Possible Pairings: The Game of Love and Death by Martha Brockenbrough, The Careful Undressing of Love by Corey Ann Haydu, All American Boys by Brendan Kiely and Jason Reynolds, But Then I Came Back by Estelle Laure, Rhythm Ride: A Road Trip Through the Motown Sound by Andrea Davis Pinkney, The Sky is Everywhere by Jandy Nelson, The Astonishing Color of After by Emily X.R. Pan, Bone Gap by Laura Ruby, Saint Death by Marcus Sedgwick, Dear Martin by Nic Stone, The Sun is Also a Star by Nicola Yoon, Places No One Knows by Brenna Yovanoff, The Book Thief by Markus Zusak

Dream Things True: A Review

Dream Things True by Marie MarquardtAlma is less than happy to be leaving her academically challenging high school in Atlanta to return to the small town of Gilbertson to help take care of her cousins. She always thought Atlanta was her ticket to something better. Now, Alma isn’t sure how she’ll get out of Gilbertson and away from her overbearing father. She just knows she has to try. Alma’s brother let his status as an undocumented Mexican immigrant keep him away from his dreams. Alma refuses to make the same mistake.

Evan has never had to think much about immigration. He’s never had to think about a lot thanks to his family’s wealth and privilege. Like Alma, Evan’s family wants to keep him close but Evan knows college is his chance to get away before he settles for the life his distant father has planned.

When Alma and Evan meet, their attraction is immediate and undeniable. Despite their different lives and other obstacles, the unlikely couple falls in love. But with family pulling them in different directions and ICE (Immigration and Customs Enforcement) raids threatening Alma and her friends and family, Evan and Alma will have to work harder than ever to be together in Dream Things True (2015) by Marie Marquardt.

Dream Things True is Marquardt’s first novel. Marquardt has done extensive work with an advocating for Mexican immigrants as outlined in her author bio. The story is written in a close third person point of view that alternates between Evan and Alma’s focus.

Dream Things True does some things very well. It is an important and timely novel about immigration. It is a diverse title, of course. And, despite the numerous challenges they have to deal with, this book also has a really healthy and positive relationship as Evan and Alma get to know each other and try to help each other.

There is a lot of good stuff here and Dream Things True is undoubtedly a valuable novel. However it’s also worth noting that it often felt like the portrayals of non-white characters could have been handled better. Evan compares Alma’s skintone to coffee with cream in it. An African-American character is described as being lighter skinned. Evan’s descriptions of Alma often seemed to portray her as more other and exotic perhaps in a misguided attempt on Marquardt’s part to create an authentic male protagonist, perhaps for other reasons. Regardless of intent, it’s the one aspect of this novel that repeatedly grated.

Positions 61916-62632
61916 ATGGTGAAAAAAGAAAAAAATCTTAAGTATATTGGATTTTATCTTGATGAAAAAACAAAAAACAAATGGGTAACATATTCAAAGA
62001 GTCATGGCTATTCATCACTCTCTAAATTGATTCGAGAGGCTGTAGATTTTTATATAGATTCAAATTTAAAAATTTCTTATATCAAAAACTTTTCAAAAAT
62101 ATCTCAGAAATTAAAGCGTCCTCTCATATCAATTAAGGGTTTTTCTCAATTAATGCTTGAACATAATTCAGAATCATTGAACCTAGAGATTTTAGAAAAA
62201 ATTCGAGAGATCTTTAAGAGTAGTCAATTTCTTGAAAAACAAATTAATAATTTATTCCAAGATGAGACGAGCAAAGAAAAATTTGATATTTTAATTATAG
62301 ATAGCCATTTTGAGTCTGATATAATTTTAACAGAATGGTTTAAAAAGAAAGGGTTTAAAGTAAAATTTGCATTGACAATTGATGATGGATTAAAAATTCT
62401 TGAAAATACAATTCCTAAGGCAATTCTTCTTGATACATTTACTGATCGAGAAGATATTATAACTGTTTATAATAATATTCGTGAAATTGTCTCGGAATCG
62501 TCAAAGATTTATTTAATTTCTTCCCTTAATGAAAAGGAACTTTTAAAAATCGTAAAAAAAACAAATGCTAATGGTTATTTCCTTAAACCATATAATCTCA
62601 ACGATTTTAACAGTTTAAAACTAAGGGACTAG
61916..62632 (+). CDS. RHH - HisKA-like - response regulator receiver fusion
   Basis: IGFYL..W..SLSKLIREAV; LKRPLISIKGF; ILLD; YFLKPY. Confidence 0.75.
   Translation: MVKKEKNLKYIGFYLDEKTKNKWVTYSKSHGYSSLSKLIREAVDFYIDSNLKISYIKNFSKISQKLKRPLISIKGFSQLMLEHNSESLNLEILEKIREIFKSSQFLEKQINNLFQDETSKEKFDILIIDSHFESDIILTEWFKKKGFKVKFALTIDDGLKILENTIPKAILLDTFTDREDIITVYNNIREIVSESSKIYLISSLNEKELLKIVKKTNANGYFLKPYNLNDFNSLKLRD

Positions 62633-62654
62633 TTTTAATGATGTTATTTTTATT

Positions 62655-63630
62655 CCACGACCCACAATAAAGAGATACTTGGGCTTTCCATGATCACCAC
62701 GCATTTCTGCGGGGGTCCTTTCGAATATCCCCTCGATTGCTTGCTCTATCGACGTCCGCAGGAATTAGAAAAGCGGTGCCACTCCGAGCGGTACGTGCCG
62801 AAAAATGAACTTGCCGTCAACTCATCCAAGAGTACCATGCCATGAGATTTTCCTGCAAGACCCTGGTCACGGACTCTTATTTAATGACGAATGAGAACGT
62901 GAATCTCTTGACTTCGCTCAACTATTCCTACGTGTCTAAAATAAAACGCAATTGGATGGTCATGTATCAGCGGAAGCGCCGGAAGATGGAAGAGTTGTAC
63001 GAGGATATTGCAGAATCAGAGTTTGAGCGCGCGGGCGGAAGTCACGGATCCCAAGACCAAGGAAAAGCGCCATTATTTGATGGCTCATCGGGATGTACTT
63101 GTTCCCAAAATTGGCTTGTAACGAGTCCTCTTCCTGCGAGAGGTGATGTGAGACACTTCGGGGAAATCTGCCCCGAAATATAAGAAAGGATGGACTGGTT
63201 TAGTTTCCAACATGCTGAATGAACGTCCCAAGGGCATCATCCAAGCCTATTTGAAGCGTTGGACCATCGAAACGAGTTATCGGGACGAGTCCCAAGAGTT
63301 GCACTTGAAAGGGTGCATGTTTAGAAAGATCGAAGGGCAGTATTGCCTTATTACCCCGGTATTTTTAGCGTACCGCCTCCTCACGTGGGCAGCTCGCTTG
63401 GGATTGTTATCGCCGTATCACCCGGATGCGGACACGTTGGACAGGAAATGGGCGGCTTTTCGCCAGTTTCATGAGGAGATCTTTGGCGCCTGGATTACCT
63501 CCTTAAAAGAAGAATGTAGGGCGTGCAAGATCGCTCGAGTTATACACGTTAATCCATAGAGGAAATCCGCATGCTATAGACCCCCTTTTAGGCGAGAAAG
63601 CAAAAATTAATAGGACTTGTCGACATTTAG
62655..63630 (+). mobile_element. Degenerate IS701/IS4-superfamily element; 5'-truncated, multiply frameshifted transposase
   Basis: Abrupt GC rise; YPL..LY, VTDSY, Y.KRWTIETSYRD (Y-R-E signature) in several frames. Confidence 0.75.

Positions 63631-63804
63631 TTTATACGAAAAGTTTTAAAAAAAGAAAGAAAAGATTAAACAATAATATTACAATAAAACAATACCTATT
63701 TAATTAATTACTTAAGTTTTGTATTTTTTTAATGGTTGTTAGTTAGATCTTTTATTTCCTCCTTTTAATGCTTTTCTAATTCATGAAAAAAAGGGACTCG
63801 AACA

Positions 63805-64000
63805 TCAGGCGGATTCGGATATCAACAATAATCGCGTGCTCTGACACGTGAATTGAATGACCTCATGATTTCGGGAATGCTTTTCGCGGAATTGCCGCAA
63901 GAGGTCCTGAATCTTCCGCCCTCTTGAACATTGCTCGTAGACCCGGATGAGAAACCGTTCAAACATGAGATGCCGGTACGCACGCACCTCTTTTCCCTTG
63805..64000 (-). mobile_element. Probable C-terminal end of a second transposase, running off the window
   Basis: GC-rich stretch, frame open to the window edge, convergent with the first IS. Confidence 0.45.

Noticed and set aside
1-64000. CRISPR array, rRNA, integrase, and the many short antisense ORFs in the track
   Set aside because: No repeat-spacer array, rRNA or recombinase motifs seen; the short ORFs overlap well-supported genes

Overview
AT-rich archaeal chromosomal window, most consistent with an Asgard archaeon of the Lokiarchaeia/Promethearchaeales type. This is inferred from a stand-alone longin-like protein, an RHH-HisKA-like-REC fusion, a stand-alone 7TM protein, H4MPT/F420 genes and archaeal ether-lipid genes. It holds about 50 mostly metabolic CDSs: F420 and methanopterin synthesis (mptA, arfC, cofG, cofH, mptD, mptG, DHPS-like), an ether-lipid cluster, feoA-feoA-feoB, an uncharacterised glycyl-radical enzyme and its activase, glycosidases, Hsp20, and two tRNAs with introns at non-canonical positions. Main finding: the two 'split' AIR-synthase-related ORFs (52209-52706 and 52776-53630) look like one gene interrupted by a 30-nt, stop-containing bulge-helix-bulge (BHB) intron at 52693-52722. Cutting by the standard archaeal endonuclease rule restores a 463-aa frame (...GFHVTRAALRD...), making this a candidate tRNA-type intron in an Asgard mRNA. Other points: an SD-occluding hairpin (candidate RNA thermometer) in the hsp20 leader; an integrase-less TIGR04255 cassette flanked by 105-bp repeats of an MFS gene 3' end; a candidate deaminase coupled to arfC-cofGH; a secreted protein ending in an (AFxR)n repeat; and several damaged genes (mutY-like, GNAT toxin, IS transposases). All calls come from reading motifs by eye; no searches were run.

In order to keep the focus of the novel on immigration issues, several plot points in Dream Things True feel contrived in order to move the plot along. While Alma’s father is convincingly problematic, even his logic for why Alma has to return to Gilberston from Atlanta is murky at best. While this focus makes sense, it often made the characters and settings feel one-dimensional by comparison.

An ideal choice for readers looking for a light romance that still has some depth, Dream Things True is a thoughtful novel that proves Marquardt is an author to watch.

Possible Pairings: The Secret Side of Empty by Maria E. Andreu, Drown by Junot Diaz, The Namesake by Jhumpa Lahiri, The Astonishing Adventures of Fanboy and Goth Girl by Barry Lyga, Stealing Henry by Carolyn MacCullough, Looking for Alibrandi by Melina Marchetta, A Step From Heaven by An Na, Eleanor & Park by Rainbow Rowell, This Song Will Save Your Life by Leila Sales, Between Shades of Gray by Ruta Sepetys

* A copy of this book was provided by the publisher for review consideration*

The Secret Side of Empty: A Review

The Secret Side of Empty by Maria E. AndreuM. T. should be living a fairy tale story of a life. To everyone else it probably seems like she is with her good grades that can make her Valedictorian, the trip she is organizing for the National Honor Society, and her picture perfect best friend with her good looks and fancy house.

M. T. even looks the part with her blonde hair and light complexion.

The only problem is that the story is a lie.

M. T. is an undocumented immigrant–the same as her mother and father. It was easy to blend in before. But now the future is uncertain. M. T. isn’t sure what happens next except that it probably won’t include college or anything resembling a happy family.

With everything starting to unravel M. T. is lost and unsure how to find her way back in The Secret Side of Empty (2014) by Maria E. Andreu.

The Secret Side of Empty is Andreu’s first novel. It draws on her own experiences growing up as an undocumented immigrant in America.

This debut is an important novel that shines a light on an aspect of American life that few people rarely see. M. T. is in a desperate position caught between the country where she legally belongs and the country that has been home for most of her life.

Andreu expertly captures the push and pull M. T. feels between thinking of herself as an American and the underlying reason she knows she is nothing like her American friends. This already multi-layered story is further complicated with M. T.’s troubled home life and her own drastic plan for coping.

The Secret Side of Empty is a compelling and timely read as well as a much needed addition to the larger conversation about the immigrant experience.

Possible Pairings: Drown by Junot Diaz, The Namesake by Jhumpa Lahiri, The Astonishing Adventures of Fanboy and Goth Girl by Barry Lyga, Stealing Henry by Carolyn MacCullough, Looking for Alibrandi by Melina Marchetta, Dream Things True by Marie Marquardt, A Step From Heaven by An Na, Eleanor & Park by Rainbow Rowell, This Song Will Save Your Life by Leila Sales, Between Shades of Gray by Ruta Sepetys

*This book was acquired for review from the publisher*